These are just a handful of hundreds of examples of gaslighting, coercive control, emotional, psychological and financial abuse. It is almost two years since I escaped and I am healing but I still have a long way to go. 

So my message is this... if it feels wrong and sounds wrong, it most likely is wrong. Severe abuse can happen even if your partner is female. You should feel safe, loved and valued by your partner and if you don’t, talk to a friend about it, do some research, and call a helpline. Things will not get better, they will only get worse and the longer you leave it, the more stuck you get. Get help and get out as soon as you can or if it’s a friend you are concerned about, be a fierce friend who is brave, persistent, and supportive and who helps them to understand what’s happening and get out.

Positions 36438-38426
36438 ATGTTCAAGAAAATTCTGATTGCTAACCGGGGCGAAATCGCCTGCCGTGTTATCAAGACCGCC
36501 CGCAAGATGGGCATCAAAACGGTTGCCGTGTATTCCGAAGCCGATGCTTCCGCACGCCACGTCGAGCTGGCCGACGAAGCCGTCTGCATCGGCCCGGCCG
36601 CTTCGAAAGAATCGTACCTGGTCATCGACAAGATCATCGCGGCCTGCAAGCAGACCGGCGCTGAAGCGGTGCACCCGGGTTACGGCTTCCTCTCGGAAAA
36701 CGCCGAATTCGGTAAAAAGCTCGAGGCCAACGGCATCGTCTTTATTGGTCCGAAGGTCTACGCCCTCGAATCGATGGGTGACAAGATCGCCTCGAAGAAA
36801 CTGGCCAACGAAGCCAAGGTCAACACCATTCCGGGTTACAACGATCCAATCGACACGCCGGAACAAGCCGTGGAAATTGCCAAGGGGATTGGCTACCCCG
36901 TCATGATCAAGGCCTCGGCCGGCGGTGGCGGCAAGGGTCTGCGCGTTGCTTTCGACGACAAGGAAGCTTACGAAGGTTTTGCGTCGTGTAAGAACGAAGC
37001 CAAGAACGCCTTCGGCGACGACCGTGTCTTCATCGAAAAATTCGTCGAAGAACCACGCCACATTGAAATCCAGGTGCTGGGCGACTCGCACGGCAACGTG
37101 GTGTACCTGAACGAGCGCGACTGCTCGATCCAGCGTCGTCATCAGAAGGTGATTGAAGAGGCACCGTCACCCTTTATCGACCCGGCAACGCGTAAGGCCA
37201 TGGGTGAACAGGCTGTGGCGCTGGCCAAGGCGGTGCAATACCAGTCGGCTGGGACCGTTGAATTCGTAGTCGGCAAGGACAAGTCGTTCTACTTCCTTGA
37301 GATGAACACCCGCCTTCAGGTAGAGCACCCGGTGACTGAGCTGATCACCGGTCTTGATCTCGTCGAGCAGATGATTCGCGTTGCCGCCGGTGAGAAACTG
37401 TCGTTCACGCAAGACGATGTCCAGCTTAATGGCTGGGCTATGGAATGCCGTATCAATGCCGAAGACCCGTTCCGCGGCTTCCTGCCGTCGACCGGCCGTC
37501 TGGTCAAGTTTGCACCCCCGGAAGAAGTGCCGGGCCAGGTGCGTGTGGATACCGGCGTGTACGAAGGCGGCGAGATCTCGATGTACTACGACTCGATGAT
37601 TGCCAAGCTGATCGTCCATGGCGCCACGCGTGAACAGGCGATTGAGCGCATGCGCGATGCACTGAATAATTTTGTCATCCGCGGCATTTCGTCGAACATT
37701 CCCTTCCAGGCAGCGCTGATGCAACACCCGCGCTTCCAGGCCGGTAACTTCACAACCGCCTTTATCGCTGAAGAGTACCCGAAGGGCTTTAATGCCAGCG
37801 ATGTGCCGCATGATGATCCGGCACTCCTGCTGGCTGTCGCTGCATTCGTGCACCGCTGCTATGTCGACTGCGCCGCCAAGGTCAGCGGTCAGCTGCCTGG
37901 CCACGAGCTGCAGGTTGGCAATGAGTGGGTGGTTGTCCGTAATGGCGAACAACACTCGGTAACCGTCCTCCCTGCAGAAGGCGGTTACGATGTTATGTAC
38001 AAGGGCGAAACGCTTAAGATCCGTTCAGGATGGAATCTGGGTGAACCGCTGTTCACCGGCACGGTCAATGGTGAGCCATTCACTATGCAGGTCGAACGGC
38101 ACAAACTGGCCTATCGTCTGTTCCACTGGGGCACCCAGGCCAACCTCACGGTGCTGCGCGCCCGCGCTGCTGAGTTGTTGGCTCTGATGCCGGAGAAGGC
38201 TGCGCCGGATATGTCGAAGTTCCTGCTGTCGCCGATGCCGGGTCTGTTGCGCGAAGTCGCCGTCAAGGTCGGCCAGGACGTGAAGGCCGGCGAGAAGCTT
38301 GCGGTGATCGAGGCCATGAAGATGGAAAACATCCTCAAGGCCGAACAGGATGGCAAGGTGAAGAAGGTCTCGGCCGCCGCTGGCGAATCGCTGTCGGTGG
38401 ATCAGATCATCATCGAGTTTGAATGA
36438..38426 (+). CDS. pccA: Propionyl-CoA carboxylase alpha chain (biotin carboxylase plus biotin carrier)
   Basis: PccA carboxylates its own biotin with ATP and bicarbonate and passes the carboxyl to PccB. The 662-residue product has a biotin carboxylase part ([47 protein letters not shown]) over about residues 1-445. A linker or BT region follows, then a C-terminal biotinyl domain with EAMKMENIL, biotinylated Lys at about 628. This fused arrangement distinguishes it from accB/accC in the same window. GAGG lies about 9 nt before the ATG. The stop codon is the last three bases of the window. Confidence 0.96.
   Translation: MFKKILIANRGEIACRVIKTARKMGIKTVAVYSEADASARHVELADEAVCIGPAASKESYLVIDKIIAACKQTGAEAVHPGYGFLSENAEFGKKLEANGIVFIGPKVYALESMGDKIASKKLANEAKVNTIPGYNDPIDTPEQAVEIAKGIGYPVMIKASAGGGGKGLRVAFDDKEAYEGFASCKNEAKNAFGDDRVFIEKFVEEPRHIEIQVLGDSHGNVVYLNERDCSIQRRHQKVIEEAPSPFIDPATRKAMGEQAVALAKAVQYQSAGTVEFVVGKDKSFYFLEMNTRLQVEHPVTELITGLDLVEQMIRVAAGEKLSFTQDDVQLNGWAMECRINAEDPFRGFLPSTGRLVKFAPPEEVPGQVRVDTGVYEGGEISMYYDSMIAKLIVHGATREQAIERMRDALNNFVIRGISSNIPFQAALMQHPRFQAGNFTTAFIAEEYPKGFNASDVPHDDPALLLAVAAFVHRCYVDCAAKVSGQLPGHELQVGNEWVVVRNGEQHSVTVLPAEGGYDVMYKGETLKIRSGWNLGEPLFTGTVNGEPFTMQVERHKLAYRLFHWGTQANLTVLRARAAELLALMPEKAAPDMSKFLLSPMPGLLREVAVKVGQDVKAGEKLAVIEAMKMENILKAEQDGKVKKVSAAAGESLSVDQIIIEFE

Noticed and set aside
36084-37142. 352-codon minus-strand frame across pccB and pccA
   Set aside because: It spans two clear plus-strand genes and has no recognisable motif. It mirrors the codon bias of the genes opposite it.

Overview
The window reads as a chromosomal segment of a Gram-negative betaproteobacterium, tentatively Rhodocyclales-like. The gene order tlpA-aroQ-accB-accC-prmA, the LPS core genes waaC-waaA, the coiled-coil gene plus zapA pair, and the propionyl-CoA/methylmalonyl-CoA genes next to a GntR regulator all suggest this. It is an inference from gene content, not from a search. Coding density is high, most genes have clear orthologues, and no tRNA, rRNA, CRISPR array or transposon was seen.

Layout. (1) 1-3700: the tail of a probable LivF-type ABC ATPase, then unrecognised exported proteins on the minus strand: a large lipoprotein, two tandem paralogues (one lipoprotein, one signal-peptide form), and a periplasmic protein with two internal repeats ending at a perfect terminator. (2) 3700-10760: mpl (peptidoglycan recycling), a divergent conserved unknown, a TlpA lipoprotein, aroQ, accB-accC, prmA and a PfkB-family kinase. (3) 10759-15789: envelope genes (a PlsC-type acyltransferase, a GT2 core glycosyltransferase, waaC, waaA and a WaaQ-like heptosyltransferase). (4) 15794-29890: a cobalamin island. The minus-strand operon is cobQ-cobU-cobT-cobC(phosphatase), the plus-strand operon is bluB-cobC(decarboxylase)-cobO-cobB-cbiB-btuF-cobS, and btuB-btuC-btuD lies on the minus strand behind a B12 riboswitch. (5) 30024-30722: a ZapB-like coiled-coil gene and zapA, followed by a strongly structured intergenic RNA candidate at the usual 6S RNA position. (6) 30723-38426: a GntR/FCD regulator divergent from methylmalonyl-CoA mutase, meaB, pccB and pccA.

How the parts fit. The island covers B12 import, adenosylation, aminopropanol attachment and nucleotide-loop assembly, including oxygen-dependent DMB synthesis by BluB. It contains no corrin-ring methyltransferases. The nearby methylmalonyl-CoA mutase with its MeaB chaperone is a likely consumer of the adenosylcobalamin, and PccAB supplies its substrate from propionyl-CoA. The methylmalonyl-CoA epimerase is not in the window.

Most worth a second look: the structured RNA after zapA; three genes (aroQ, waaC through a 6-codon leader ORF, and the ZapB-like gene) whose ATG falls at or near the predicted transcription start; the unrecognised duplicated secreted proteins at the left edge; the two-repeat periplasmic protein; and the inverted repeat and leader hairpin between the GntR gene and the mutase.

*Name has been changed for privacy.

If this has raised any issues for you, or if you just feel like you need to speak to someone, please call 1800 RESPECT (1800 737 732) – the national sexual assault, domestic and family violence counselling service.

Mamamia is a charity partner of RizeUp Australia, a Queensland-based organisation that helps women and families move on after the devastation of domestic violence. If you would like to support their mission to deliver life-changing and practical support to these families when they need it most, you can donate here

Feature Image: Getty.

Unlock unlimited access to the best content for women